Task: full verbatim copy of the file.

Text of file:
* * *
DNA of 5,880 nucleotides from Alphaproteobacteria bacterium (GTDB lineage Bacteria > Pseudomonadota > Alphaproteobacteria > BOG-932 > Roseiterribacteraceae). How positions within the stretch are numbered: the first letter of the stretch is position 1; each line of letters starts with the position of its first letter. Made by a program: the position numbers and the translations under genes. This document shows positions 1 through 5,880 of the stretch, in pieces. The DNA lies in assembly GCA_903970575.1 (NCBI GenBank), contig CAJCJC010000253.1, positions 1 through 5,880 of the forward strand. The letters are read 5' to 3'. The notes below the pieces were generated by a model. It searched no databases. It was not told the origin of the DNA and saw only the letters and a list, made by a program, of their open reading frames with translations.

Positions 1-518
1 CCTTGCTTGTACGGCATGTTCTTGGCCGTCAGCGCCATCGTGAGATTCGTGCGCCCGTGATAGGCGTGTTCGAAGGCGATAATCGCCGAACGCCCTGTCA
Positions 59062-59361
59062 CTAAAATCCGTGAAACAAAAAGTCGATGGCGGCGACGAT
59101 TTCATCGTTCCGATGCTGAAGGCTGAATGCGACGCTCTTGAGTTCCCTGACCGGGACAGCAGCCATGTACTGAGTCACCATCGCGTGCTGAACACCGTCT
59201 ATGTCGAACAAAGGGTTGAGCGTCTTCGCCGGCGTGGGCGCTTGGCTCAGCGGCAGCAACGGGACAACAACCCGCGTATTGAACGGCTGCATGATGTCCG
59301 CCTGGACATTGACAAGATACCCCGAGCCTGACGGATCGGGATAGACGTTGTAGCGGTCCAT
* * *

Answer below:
DNA of 5,880 nucleotides from Alphaproteobacteria bacterium (GTDB lineage Bacteria > Pseudomonadota > Alphaproteobacteria > BOG-932 > Roseiterribacteraceae). How positions within the stretch are numbered: the first letter of the stretch is position 1; each line of letters starts with the position of its first letter. Made by a program: the position numbers and the translations under genes. This document shows positions 1 through 5,880 of the stretch, in pieces. The DNA lies in assembly GCA_903970575.1 (NCBI GenBank), contig CAJCJC010000253.1, positions 1 through 5,880 of the forward strand. The letters are read 5' to 3'. The notes below the pieces were generated by a model. It searched no databases. It was not told the origin of the DNA and saw only the letters and a list, made by a program, of their open reading frames with translations.

Positions 1-518
1 CCTTGCTTGTACGGCATGTTCTTGGCCGTCAGCGCCATCGTGAGATTCGTGCGCCCGTGATAGGCGTGTTCGAAGGCGATAATCGCCGAACGCCCTGTCA
Positions 59062-59361
59062 CTAAAATCCGTGAAACAAAAAGTCGATGGCGGCGACGAT
59101 TTCATCGTTCCGATGCTGAAGGCTGAATGCGACGCTCTTGAGTTCCCTGACCGGGACAGCAGCCATGTACTGAGTCACCATCGCGTGCTGAACACCGTCT
59201 ATGTCGAACAAAGGGTTGAGCGTCTTCGCCGGCGTGGGCGCTTGGCTCAGCGGCAGCAACGGGACAACAACCCGCGTATTGAACGGCTGCATGATGTCCG
59301 CCTGGACATTGACAAGATACCCCGAGCCTGACGGATCGGGATAGACGTTGTAGCGGTCCAT